322 pages, 14 colour & 23 b/w illustrations, 30 tables
Typically, landscape ecologists use empirical observations to conduct research and devise solutions for applied problems in conservation and management. In some instances, they rely on advice and input of experienced professionals in both developing and applying knowledge. Given the wealth of expert knowledge and the risks of its informal and implicit applications in landscape ecology, it is necessary to formally recognize and characterize expert knowledge and bring rigor to methods for its applications. In this context, the broad goal of Expert Knowledge and Its Application in Landscape Ecology is to introduce the concept of expert knowledge and examine its role in landscape ecological applications. We plan to do so in three steps:
First we introduce the topic to landscape ecologists, explore salient characteristics of experts and expert knowledge, and describe methods used in capturing and formalizing that knowledge.
Second, we present examples of research in landscape ecology from a variety of ecosystems and geographic locations that formally incorporate expert knowledge. These case studies address a range of topics that will interest landscape ecologists and other resource management and conservation professionals including the specific roles of expert knowledge in developing, testing, parameterizing, and applying models; estimating the uncertainty in expert knowledge; developing methods of formalizing and incorporating expert knowledge; and using expert knowledge as competing models and a source of alternate hypotheses.
Third, we synthesize the state of knowledge on this topic and critically examine the advantages and disadvantages of incorporating expert knowledge in landscape ecological applications.
The disciplinary subject areas Expert Knowledge and Its Application in Landscape Ecology addresss are broad and cover much of the scope of contemporary landscape ecology, including broad-scale forest management and conservation, quantifying forest disturbances and succession, conservation of habitats for a range of avian and mammal species, vulnerability and conservation of marine ecosystems, and the spread and impacts of invasive plants.
Through this Expert Knowledge and Its Application in Landscape Ecology, we will catalyze further thought and investigations on expert knowledge among the target readership of researchers, practitioners, and graduate students in landscape ecology.
"The volume is comprised of contributed chapters featuring a nice variety of research questions, ecosystems and approaches, all from a landscape ecology perspective. The quality of the chapters is consistently high, and the explicit focus on the application of expert knowledge (EK) is the unifying thread. [...] The volume was explicitly aimed at landscape ecologists, although ecologists of all stripes will find this information extremely useful. [...] I most certainly recommend this book to any ecologist that relies on EK in their work."
- Eric J. Gustafson, Landscape Ecology, Vol. 28, 2013
List of Contributors
1. Experts, expert knowledge, and their roles in landscape ecological applications Ajith H. Perera, C. Ashton Drew, and Chris J. Johnson
2. What is expert knowledge, how is such knowledge gathered, and how do we use it to address questions in landscape ecology? Marissa F. McBride and Mark A. Burgman
3. Elicitator: a user-friendly, interactive tool to support scenario-based elicitation of expert knowledge Samantha Low-Choy, Allan James, Justine Murray, and Kerrie Mengersen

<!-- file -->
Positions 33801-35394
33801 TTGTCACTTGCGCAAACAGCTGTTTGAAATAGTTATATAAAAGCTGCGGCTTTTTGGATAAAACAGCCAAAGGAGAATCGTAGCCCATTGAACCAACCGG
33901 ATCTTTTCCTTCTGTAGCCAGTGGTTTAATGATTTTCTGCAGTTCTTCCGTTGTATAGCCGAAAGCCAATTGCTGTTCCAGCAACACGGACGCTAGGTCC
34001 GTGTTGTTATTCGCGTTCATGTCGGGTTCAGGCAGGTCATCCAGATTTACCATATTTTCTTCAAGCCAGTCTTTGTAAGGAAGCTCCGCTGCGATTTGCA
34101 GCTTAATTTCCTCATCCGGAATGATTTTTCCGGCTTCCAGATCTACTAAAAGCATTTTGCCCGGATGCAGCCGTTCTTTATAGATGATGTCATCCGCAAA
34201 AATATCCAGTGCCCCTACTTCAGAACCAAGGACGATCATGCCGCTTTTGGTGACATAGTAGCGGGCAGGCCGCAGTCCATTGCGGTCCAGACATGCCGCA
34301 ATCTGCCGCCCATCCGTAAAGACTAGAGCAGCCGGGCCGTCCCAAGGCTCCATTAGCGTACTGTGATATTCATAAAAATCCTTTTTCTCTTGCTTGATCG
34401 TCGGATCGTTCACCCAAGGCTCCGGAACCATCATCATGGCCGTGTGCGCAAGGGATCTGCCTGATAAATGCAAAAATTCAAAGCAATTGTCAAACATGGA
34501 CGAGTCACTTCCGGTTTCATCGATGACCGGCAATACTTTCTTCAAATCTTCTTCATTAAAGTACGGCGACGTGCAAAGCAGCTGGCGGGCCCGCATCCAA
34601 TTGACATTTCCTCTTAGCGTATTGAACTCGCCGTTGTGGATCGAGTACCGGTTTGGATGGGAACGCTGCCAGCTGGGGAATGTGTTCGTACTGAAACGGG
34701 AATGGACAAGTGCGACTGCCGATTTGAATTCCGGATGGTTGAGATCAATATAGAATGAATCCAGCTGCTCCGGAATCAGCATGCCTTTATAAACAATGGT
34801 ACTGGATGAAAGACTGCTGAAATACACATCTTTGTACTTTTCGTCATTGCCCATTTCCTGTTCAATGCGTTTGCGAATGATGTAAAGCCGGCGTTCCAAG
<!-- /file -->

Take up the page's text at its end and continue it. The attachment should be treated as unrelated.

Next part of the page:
4. Eliciting expert knowledge of forest succession using an innovative software tool Michael Drescher, Lisa J. Buse, Ajith H. Perera, and Marc R. Ouellette
5. Expert knowledge as a foundation for the management of secretive species and their habitat C. Ashton Drew and Jaime A. Collazo
6. Incorporating expert knowledge in decision-support models for avian conservation Allison T. Moody and James B. Grand
7. An expert-based modeling approach to inform strategic and operational land management decisions for the recovery of woodland caribou R. Scott McNay
8. Using expert knowledge effectively: lessons from species distribution models for wildlife conservation and management Chris J. Johnson, Michael Hurley, Eric Rapaport, and Michael Pullinger
9. Exploring expert knowledge of forest succession: an assessment of uncertainty and a comparison with empirical data Michael Drescher and Ajith H. Perera
10. Assessing knowledge ambiguity in the creation of a model based on expert knowledge and comparison with the results of a landscape succession model in central Labrador Frederik Doyon, Brian R. Sturtevant, Michael Papaik, Andrew Fall, Brian Miranda, Dan Kneeshaw, Christian Messier, Marie-Josee Fortin, and Patrick James
11. Use of expert knowledge to develop fuel maps for wildland fire management Robert E. Keane and Matt Reeves
12. Using Bayesian mixture models that combine expert knowledge and GIS data to define ecoregions Kristen J. Williams, Samantha J. Low-Choy, Wayne Rochester, and Clair Alston
13. Eliciting expert knowledge of ecosystem vulnerability to human stressors to support comprehensive ocean management Carrie V. Kappel, Benjamin S. Halpern, Kimberly A. Selkoe, and Roger M. Cooke
14. Elicitation and use of expert knowledge in landscape ecological applications: a synthesis Chris J. Johnson, C. Ashton Drew, and Ajith H. Perera
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Ajith H. Perera is Senior Research Scientist in the Forest Landscape Ecology Program at the Ontario Forest Research Institute, Ontario Ministry of Natural Resources. C. Ashton Drew is Research Associate in the North Carolina Cooperative Fish and Wildlife Research Unit, North Carolina State University. Chris J. Johnston is Associate Professor in the Ecosystem Science Management Program at the University of Northern British Columbia.